Tuesday, October 21, 2014
Poster Board # PS3-15

Molly Finnerty, MD1, Florence LaGamma, MSW1, Elizabeth Austin, MPH1, Abbey Hoffman, MS1, Edith Kealey, Ph.D.1, Rachael Steimnitz, MPH1, Krithika Rajagopalan, Ph.D.2, Emily Leckman-Westin, Ph.D.3 and Erica Van De Wal, MA4, (1)New York State Office of Mental Health, New York, NY, (2)Sunovion Pharmaceuticals Inc., Marlborough, MA, (3)New York State Office of Mental Health, Albany, NY, (4)NYS Office of Mental Health / NYS Psychiatric Institute, New York, NY
Purpose: Integrating patient reported outcomes (PROs) into clinical work is a promising method for promoting more patient centered care. Web-based tools have the capacity to routinely capture PROs, but little data is available on how well individuals with serious mental illness and other vulnerabilities respond to and use these technologies.  MyPSYCKES, a bilingual web-based application developed by the New York State Office of Mental Health (NYS OMH), facilitates the use of PROs in the outpatient setting. We conducted usability testing of MyPSYCKES among users at three diverse outpatient clinics in New York State.

Method: We recruited subjects from three clinics that were currently implementing the MyPSYCKES program.  During each usability testing, subjects completed a MyPSYCKES survey online where they answered structured and personalized questions about their use of wellness activities and medications, symptoms and status, concerns about medication, and goals for treatment. The usability testing followed a Think Aloud protocol, asking subjects to speak their thoughts and impressions as they navigated the program.  The testing sessions were audio and video recorded, and structured fieldnotes were used to capture subject task completion and feedback.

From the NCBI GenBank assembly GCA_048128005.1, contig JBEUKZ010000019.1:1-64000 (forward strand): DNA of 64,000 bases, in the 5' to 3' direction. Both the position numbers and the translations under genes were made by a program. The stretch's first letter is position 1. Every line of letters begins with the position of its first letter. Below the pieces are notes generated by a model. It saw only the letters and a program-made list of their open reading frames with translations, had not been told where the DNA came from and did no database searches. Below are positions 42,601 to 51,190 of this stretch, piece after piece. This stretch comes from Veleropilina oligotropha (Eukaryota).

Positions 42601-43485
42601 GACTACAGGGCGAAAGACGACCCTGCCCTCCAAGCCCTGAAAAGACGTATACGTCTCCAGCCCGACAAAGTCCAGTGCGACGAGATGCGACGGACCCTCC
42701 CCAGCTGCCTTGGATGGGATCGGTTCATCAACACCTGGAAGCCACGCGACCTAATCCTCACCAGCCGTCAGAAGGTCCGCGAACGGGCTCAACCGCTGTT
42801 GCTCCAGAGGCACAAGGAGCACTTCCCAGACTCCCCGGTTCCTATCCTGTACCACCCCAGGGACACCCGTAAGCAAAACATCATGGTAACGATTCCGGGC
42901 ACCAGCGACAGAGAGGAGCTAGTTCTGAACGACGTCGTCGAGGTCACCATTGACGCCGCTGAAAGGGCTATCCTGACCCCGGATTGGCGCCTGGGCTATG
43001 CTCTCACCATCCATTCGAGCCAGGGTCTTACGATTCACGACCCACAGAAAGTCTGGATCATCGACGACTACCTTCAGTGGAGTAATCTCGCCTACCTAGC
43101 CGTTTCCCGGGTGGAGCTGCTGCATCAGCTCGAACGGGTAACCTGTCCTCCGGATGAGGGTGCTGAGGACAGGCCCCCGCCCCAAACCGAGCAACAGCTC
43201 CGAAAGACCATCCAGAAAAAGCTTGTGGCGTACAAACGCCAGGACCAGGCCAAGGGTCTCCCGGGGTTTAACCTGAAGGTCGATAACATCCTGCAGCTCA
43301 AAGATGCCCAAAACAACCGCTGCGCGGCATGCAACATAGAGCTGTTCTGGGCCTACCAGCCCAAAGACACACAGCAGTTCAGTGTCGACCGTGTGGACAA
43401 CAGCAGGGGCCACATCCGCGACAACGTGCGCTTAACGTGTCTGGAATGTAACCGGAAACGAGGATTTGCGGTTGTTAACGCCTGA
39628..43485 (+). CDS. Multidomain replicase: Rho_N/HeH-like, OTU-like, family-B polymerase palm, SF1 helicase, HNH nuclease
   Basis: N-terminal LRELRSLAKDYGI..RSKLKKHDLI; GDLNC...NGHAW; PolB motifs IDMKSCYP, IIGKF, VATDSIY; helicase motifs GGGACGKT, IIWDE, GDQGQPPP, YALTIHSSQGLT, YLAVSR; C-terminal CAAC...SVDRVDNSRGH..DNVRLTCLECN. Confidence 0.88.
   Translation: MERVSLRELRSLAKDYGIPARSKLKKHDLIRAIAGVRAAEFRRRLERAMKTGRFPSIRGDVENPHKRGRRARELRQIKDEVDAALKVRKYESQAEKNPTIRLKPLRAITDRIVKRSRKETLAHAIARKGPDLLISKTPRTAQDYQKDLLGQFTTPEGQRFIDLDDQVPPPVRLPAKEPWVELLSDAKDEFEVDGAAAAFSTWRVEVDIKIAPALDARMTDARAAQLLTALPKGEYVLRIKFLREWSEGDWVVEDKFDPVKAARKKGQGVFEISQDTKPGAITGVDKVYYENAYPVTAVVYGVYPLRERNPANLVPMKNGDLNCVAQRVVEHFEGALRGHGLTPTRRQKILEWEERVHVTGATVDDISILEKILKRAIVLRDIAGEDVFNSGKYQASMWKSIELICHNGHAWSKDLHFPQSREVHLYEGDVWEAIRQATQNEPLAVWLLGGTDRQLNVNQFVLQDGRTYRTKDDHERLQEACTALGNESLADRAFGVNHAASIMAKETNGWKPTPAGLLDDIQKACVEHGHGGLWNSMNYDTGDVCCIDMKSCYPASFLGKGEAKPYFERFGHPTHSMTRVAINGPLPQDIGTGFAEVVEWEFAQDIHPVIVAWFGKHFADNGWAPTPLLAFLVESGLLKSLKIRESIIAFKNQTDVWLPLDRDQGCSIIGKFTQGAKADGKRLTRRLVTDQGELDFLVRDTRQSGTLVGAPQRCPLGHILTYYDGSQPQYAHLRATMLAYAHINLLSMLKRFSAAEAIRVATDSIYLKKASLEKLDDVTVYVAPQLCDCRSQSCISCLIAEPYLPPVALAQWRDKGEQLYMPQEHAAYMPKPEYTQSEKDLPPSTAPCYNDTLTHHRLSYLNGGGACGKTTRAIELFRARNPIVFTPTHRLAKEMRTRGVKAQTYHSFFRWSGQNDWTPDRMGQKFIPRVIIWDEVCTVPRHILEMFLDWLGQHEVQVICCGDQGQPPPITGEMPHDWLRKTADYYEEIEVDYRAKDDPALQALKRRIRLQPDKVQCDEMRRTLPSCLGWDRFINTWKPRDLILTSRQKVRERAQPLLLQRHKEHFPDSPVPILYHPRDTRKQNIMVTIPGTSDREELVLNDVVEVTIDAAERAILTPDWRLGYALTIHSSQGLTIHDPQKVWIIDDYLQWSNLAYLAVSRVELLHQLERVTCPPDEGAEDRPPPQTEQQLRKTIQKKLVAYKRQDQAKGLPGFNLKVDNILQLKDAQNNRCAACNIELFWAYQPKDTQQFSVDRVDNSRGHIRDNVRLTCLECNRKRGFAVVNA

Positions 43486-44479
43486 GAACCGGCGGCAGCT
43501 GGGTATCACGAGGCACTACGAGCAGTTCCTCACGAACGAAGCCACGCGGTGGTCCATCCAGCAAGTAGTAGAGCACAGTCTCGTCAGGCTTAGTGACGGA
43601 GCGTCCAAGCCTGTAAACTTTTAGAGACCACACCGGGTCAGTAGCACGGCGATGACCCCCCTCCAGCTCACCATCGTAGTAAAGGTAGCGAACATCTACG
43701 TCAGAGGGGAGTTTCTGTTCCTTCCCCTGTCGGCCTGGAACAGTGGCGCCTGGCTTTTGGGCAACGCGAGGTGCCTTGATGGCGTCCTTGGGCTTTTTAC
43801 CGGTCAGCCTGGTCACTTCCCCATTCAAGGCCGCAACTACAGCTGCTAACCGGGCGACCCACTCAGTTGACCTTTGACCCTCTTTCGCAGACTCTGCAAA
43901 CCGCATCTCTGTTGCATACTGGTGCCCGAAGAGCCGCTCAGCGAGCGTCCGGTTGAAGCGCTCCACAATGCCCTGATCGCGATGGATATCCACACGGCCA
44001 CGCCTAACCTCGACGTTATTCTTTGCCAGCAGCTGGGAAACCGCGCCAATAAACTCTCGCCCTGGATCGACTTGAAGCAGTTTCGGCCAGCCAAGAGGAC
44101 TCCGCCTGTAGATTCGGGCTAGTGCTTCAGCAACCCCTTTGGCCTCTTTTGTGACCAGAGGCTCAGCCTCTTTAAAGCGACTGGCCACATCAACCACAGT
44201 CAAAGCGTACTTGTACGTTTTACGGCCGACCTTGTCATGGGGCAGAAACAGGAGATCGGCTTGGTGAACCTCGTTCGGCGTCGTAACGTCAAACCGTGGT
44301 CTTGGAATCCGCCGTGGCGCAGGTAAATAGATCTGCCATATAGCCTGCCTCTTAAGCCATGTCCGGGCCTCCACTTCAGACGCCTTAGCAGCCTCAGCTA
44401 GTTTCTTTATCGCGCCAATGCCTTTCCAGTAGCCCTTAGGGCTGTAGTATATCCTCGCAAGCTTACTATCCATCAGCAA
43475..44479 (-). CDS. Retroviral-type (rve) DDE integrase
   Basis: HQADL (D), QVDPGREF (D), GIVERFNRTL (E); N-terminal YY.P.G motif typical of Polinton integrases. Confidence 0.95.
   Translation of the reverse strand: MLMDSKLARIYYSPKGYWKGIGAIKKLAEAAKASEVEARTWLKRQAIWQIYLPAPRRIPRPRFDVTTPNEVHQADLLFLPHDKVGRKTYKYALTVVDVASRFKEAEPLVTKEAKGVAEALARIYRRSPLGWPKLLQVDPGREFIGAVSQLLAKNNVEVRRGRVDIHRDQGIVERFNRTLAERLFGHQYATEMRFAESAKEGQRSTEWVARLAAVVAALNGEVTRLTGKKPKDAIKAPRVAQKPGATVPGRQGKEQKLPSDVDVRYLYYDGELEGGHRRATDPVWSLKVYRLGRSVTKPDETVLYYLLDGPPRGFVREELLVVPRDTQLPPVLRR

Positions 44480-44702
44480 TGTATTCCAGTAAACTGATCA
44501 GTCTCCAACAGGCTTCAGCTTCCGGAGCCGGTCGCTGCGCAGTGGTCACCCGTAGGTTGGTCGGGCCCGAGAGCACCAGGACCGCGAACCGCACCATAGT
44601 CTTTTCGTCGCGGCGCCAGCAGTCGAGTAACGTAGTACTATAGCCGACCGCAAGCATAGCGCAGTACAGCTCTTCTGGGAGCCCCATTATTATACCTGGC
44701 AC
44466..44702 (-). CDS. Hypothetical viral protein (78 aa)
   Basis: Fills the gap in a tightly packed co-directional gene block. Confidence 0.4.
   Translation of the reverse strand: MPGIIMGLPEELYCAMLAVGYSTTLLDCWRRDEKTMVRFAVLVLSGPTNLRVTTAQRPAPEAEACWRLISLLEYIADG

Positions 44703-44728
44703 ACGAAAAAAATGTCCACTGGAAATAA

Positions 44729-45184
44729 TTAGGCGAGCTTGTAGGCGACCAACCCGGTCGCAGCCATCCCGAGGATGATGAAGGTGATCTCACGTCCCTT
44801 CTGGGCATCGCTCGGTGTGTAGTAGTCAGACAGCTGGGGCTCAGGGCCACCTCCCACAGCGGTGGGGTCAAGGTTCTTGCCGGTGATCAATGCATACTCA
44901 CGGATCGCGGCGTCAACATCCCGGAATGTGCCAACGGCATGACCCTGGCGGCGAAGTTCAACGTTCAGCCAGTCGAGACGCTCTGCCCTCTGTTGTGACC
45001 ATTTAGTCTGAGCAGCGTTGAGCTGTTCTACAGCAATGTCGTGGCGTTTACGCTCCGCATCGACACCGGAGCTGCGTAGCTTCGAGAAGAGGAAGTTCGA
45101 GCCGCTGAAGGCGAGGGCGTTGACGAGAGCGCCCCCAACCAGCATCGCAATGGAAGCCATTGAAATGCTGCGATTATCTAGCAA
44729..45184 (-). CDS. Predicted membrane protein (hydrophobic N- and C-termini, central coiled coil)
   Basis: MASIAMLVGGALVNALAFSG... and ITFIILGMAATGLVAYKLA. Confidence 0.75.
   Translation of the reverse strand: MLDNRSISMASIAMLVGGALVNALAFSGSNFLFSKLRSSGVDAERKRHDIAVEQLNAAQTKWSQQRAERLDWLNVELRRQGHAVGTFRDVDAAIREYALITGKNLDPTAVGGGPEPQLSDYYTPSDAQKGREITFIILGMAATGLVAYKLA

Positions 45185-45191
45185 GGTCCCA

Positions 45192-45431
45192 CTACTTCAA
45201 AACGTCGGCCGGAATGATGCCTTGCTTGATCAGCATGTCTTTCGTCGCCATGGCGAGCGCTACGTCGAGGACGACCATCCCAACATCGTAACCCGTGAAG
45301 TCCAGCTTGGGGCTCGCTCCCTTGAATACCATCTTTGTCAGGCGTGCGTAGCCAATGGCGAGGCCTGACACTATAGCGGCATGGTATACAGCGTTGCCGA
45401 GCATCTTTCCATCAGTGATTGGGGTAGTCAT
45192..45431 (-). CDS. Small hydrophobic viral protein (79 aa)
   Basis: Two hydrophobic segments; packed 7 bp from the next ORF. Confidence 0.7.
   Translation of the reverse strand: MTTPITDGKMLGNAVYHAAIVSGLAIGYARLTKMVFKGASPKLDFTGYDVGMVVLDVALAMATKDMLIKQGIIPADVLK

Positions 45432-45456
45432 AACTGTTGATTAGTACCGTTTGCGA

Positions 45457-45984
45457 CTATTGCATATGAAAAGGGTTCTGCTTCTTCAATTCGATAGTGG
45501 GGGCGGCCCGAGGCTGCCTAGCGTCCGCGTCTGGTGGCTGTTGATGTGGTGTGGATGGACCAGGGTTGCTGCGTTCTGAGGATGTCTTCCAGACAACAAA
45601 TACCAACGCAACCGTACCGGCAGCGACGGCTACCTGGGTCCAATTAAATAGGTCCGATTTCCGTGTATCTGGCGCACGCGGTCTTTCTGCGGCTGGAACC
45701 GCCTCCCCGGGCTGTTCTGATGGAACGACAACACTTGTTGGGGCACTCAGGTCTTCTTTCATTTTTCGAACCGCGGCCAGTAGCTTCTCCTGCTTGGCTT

Result: 7 subjects completed the usability testing of MyPSYCKES.  5 subjects completed the MyPSYCKES survey and report without assistance.  When given the choice, 2 subjects preferred the touchscreen feature over the mouse, and 1 subject preferred the voiceover feature over reading the text. Clients found all survey questions understandable and useful, however personalized questions had less face validity than standardized questions. Dominant themes from subjects’ Think Aloud narrations include: difficulty anchoring responses in time-based answer options, how routine outcome reporting provides insight on progress, the usefulness of the tool for clinical communication, and increasing opportunities to report on life circumstances. 

Conclusion: These data from our initial round of usability testing provide important feedback on the value and challenges of electronic patient reported outcomes systems, as well as the feasibility of the Think Aloud method for this population.  While our sample was small, most subjects with serious mental illnesses were able to use the web-based program to complete a report of their outcomes independently, but their feedback suggests that patient reported measures should provide more opportunities for patients to record context and anchor their responses to their individual experiences.